three attitude factors and the two role factors were calculated by summing the ordinal responses within each factor. For the positive and negative attitude factors, the responses could range from a low of 4 to a maximum of 16. The economic-related attitudes factor ranged from a low of 2 to a maximum of 8. The responses were weighted so that higher mean scores would indicate more positive attitudes, more negative attitudes and more economicrelated concerns, respectively. Of the two role factors, the assessing and motivating patients factor ranged from a low of 3 (representing little belief that these should be important roles for pharmacists) to a maximum of 12 (representing strong belief in the importance of these roles). Similarly, the assisting, referring and following up role factor ranged from a low of 8 to a maximum of 24. Finally, one summary intervention score was created from all 12 questions used to assess individual smoking cessation interventions. It ranged from a minimum of 12 to a maximum of 60, with higher values representing interventions with greater proportions of patients who smoke.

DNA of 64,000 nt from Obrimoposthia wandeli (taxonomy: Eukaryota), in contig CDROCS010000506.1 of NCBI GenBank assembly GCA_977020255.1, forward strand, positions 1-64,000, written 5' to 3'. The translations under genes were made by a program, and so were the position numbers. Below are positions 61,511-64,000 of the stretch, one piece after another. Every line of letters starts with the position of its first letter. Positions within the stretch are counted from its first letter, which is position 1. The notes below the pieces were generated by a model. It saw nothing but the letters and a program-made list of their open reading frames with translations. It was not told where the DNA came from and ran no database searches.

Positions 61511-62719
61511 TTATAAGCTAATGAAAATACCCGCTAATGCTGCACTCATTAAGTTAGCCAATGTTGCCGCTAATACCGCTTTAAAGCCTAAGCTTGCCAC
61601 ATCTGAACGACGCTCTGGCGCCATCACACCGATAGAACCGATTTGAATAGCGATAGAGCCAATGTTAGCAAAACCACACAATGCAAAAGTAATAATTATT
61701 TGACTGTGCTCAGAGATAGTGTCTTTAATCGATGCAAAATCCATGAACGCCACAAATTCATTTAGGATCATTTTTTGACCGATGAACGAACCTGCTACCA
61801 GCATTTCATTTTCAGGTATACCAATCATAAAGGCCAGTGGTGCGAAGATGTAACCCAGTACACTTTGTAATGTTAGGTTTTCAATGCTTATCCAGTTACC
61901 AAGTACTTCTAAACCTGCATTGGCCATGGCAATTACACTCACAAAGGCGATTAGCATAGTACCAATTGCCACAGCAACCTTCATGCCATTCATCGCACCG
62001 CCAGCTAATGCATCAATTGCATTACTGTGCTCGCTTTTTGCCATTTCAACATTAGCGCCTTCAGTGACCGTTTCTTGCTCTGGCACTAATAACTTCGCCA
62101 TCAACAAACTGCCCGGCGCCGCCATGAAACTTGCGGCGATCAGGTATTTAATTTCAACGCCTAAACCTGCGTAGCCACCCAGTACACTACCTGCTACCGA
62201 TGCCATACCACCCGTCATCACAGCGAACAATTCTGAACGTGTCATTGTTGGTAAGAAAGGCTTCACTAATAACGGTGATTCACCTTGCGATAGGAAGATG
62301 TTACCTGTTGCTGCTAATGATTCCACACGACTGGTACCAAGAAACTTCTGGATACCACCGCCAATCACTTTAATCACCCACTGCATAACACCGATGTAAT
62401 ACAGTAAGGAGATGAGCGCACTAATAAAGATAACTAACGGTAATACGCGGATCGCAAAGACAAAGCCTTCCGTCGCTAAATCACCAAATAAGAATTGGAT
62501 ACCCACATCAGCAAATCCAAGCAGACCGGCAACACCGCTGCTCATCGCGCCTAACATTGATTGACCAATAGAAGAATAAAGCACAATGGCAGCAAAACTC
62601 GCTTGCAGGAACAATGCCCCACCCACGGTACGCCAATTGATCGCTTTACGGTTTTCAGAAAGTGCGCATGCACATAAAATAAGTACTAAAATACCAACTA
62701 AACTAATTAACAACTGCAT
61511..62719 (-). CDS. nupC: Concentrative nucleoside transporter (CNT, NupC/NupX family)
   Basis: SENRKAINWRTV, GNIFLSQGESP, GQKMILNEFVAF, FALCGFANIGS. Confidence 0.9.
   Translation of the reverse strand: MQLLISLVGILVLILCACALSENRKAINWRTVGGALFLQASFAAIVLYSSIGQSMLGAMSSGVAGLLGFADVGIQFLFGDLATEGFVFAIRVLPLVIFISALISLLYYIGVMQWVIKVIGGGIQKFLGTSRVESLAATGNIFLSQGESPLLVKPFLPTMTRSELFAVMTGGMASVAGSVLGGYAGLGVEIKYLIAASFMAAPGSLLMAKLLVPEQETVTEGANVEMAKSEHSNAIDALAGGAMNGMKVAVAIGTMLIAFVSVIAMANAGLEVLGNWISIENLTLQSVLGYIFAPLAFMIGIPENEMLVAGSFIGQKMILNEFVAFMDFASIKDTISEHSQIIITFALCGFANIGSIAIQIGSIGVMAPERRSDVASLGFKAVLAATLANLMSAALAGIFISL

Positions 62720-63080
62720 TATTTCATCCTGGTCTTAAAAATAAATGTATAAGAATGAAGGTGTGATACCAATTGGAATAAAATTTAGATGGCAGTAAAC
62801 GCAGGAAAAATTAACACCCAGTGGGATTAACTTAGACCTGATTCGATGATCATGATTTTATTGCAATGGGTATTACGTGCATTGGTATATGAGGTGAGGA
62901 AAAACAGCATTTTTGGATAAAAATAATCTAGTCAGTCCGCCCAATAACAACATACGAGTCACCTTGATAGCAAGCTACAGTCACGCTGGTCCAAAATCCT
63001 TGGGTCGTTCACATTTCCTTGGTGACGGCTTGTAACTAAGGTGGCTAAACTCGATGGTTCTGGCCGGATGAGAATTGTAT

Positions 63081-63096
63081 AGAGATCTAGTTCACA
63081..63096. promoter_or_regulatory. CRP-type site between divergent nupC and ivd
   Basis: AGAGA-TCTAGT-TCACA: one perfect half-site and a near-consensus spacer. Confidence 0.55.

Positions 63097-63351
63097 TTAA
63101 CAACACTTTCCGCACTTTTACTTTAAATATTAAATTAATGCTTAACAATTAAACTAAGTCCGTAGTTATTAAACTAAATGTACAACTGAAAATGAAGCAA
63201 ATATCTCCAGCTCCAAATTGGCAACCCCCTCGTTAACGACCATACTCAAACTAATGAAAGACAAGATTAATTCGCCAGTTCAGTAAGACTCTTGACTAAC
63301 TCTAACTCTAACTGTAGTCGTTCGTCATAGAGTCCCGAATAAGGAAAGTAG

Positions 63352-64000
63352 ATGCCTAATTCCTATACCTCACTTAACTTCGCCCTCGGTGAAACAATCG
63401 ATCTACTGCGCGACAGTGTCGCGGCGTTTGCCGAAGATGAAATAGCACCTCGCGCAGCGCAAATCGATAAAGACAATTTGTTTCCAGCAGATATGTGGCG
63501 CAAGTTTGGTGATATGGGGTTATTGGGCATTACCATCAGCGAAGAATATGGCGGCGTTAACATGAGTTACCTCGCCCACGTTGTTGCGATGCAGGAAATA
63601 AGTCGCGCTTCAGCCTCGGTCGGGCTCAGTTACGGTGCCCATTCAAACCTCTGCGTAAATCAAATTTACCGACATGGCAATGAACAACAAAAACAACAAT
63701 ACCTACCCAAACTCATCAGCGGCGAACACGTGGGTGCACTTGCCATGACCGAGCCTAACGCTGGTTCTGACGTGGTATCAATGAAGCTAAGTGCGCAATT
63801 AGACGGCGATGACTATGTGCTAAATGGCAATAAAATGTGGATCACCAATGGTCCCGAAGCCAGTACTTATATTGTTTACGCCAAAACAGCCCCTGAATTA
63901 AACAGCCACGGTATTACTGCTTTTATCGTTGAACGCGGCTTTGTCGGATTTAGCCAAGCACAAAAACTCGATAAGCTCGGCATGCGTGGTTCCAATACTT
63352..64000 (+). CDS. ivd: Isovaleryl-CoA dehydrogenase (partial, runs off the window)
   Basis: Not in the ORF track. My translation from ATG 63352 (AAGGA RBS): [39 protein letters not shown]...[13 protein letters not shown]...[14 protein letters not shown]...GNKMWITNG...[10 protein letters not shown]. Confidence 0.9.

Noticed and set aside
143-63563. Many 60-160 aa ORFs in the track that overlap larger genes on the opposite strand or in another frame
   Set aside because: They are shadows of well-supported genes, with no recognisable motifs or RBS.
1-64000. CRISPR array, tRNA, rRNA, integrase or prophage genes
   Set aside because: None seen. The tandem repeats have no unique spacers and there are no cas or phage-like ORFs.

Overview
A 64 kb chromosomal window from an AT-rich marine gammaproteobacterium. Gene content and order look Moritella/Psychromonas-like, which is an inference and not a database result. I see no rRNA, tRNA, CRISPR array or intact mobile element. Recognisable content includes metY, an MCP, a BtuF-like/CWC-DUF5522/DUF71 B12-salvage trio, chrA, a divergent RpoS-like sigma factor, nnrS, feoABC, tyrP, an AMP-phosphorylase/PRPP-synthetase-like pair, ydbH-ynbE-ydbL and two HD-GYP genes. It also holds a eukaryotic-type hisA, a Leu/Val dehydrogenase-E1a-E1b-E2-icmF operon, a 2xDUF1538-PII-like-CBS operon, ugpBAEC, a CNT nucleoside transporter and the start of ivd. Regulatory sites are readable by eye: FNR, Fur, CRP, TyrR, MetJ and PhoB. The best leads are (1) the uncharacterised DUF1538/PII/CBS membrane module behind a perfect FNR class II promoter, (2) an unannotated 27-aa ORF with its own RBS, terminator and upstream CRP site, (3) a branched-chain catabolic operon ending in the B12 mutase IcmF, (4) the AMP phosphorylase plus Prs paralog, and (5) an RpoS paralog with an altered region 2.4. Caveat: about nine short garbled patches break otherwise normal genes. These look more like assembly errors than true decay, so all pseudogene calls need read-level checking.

Provincial comparisons with respect to tobacco sales policy The four provinces were grouped into either those allowing sales of tobacco products in pharmacies (Saskatchewan and PEI) at the time of the survey or those prohibiting sales (Ontario and Quebec). Each of the six summary scores was modelled onto the policy status using robust generalized linear modelling, controlling for the community size in which the primary practice was located. Prior to modelling, each of the personal and practice characteristics presented in Table 1 was tested for association with each of the summary score outcomes, and with “sales policy” taken separately. Only “community size” met our a priori criteria of an association with at least one attitude score, one role score, the intervention score and with sales policy, each at the 0.10 significance level. Respondents were asked if the size of the community in which they practised was 1) less than 25,000; 2) 25,000 to 99,999; 3) 100,000 to 500,000; or 4) more than 500,000 (Table 1).